Checkfree Corp., Intuit Inc., and Microsoft Corp. may have more friends than even they had suspected.
Since these frequently contentious software companies announced an agreement three weeks ago to create a joint technical standard for home banking, bankers and other systems vendors have rallied around the idea.
Officials at banks large and small said the Open Financial Exchange standard, to be abbreviated as OFX and published this month, will give them more choices in designing and marketing home banking packages.
Almost every home banking systems integrator has endorsed the standard, including Digital Insight, Edify Corp., Home Financial Network, Integrion Financial Network, Online Resources and Communications Corp., Security First Technologies, and Ultradata Corp.
"Now we can worry about providing what we are good at-banking," said Robert J. Stastny, financial project manager at Commercial Federal Bank of Omaha, one of Checkfree's transaction processing clients.
"We don't want to have to worry about what the customer uses to connect to us," he said, adding that a financial institution would no longer have to worry about supporting multiple standards.
Others see the standard as not just leveling the playing field but making it bigger-expanding the number of financial institutions providing services through personal computers and other remote devices.
"In the long run, it will help banks implement (new technologies) faster, and lower the cost of maintenance," said Richard Comandich, senior vice president at U.S. Bancorp in Portland, Ore.
The $33 billion-asset U.S. Bancorp was one of the charter providers of banking services through Microsoft Money personal financial management software. More recently, it began offering home banking through Intuit's market-leading Quicken software and put up a site on the Internet's World Wide Web.
The standard may also sharpen the distinction between banks offering off-the-shelf software such as Quicken or Money and those offering proprietary systems.
A NationsBank Corp. official said the standard should free banks from having to overhaul their back-end computer operations every time they want to add a home banking service.
However, NationsBank still favors the proprietary approach. It relies on a customized version of Managing Your Money, the personal finance product of Meca Software Inc., which NationsBank co-owns.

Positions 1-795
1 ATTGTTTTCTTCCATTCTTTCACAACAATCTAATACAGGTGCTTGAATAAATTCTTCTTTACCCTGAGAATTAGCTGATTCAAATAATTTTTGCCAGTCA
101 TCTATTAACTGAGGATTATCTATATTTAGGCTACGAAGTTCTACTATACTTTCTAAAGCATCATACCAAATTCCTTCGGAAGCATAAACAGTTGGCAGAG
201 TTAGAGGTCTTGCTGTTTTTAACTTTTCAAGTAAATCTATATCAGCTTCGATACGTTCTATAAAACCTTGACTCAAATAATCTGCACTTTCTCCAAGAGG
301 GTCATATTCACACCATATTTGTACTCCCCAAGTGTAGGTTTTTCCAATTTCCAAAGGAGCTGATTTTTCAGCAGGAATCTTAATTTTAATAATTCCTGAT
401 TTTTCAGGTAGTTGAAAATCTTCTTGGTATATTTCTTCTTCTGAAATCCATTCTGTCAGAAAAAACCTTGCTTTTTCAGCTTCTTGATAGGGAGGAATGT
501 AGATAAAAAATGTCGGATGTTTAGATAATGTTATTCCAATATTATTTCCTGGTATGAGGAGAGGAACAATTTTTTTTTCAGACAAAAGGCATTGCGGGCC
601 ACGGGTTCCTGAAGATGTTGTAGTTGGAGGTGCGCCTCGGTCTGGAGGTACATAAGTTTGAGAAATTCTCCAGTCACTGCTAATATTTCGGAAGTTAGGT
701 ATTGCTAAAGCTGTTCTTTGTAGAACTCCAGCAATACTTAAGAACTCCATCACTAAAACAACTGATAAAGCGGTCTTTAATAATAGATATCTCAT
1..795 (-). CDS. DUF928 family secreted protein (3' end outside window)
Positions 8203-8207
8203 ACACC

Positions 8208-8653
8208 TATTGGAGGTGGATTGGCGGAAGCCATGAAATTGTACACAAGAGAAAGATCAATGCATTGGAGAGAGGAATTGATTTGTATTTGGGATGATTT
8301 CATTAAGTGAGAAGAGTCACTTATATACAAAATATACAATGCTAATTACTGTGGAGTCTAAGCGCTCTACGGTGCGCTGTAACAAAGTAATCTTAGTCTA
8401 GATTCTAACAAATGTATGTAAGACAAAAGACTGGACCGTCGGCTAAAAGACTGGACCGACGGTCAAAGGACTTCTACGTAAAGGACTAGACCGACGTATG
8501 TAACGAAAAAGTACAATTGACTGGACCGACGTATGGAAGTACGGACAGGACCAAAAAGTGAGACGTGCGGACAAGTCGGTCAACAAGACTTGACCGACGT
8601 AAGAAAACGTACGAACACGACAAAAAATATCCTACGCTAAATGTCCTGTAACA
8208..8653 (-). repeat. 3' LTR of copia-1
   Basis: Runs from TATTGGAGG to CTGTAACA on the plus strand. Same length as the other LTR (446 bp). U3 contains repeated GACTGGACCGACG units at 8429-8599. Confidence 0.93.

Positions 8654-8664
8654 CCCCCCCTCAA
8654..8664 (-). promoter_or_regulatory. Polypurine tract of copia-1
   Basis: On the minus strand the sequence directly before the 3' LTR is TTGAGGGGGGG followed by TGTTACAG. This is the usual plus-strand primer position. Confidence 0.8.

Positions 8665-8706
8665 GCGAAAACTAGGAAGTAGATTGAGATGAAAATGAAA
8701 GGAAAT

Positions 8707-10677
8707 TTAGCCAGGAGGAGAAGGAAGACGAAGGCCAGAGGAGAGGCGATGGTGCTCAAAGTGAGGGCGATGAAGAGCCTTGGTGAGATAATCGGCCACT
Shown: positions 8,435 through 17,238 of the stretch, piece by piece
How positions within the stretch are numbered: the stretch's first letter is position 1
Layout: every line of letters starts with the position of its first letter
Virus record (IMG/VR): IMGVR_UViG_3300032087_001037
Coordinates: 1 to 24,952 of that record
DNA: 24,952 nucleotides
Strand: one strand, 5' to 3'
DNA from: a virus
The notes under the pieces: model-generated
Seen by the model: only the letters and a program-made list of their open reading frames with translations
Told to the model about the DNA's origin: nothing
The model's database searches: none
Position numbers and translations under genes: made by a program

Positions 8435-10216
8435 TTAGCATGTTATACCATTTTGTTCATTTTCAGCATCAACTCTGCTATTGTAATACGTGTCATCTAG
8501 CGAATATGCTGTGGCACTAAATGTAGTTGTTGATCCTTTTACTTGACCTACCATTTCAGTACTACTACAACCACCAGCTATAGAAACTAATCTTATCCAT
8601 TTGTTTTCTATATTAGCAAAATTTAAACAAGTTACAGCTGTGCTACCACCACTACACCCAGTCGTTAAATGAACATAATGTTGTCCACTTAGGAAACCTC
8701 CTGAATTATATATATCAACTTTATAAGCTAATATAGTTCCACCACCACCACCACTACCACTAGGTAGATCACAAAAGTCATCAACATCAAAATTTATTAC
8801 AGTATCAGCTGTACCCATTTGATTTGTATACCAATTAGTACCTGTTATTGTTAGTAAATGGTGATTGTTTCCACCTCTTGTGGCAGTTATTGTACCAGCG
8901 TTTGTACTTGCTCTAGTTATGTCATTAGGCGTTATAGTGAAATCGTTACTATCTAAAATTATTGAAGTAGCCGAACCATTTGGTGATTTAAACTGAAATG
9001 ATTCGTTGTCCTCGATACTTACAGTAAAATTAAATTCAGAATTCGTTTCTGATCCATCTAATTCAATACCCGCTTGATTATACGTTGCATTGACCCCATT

"NationsBank clearly wants to shape the customer banking experience in the PC banking channel," said Charles Hieronymi, senior vice president. "To the extent that the software interface defines" a customer's banking experience, the Charlotte, N.C., banking company will insist on playing a development role.
Citibank development division executive Jerry Rao lauded the standard for giving customers "access to the provider of their choice, while eliminating the extra costs inherent in multiple proprietary interfaces."
Yet the big New York bank has no plan to offer account access through anything besides Quicken-which boasts the biggest potential customer pool, at more than 10 million-or its proprietary software, Direct Access.
"We feel we have a very robust product of our own," said Citibank spokesman Mark Rogers.
Observers in the vendor community said the standard is likely to promote competition by reducing the barriers to entry into the home banking systems business.
The standard may also reduce demand for software products that are in relatively limited use. For example, officials at Checkfree fully expect their agreement with Intuit and Microsoft to undercut the company's Bank Street home banking brand.
Because the Norcross, Ga., company offers the software mainly to generate transactions for its processing business, Checkfree is not overly concerned.
"We don't make money on the front end," said chief executive officer Peter Kight.
Mr. Kight played a role in getting Microsoft and Intuit to come together on the standard. He described the process as "a lot like in seventh grade, when someone would come up and say, 'Hey, do you think your friend would go out with my friend?'"
Checkfree, which bulked up in the processing end of the market when it completed the acquisition last month of Intuit Services Corp., sees the standard as accelerating transaction growth.
Bankers also see pent-up demand.
"We have an existing group of customers waiting" to get on-line, said Andy Hernandez, vice president of alternative delivery at SouthTrust Corp., Birmingham, Ala. "And they are waiting with Quicken and Money."